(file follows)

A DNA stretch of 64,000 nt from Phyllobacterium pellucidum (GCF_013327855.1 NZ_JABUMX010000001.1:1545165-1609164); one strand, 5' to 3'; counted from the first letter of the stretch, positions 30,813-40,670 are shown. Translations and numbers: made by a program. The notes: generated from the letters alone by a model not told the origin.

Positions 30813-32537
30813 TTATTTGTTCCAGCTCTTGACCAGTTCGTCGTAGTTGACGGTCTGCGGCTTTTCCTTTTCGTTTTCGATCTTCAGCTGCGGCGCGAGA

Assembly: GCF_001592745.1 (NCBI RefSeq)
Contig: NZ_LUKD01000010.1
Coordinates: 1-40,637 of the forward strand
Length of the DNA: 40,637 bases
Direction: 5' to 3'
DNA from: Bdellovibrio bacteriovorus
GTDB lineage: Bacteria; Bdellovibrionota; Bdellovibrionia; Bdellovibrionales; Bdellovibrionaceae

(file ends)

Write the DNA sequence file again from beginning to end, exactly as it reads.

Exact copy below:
A DNA stretch of 64,000 nt from Phyllobacterium pellucidum (GCF_013327855.1 NZ_JABUMX010000001.1:1545165-1609164); one strand, 5' to 3'; counted from the first letter of the stretch, positions 30,813-40,670 are shown. Translations and numbers: made by a program. The notes: generated from the letters alone by a model not told the origin.

Positions 30813-32537
30813 TTATTTGTTCCAGCTCTTGACCAGTTCGTCGTAGTTGACGGTCTGCGGCTTTTCCTTTTCGTTTTCGATCTTCAGCTGCGGCGCGAGA

Assembly: GCF_001592745.1 (NCBI RefSeq)
Contig: NZ_LUKD01000010.1
Coordinates: 1-40,637 of the forward strand
Length of the DNA: 40,637 bases
Direction: 5' to 3'
DNA from: Bdellovibrio bacteriovorus
GTDB lineage: Bacteria; Bdellovibrionota; Bdellovibrionia; Bdellovibrionales; Bdellovibrionaceae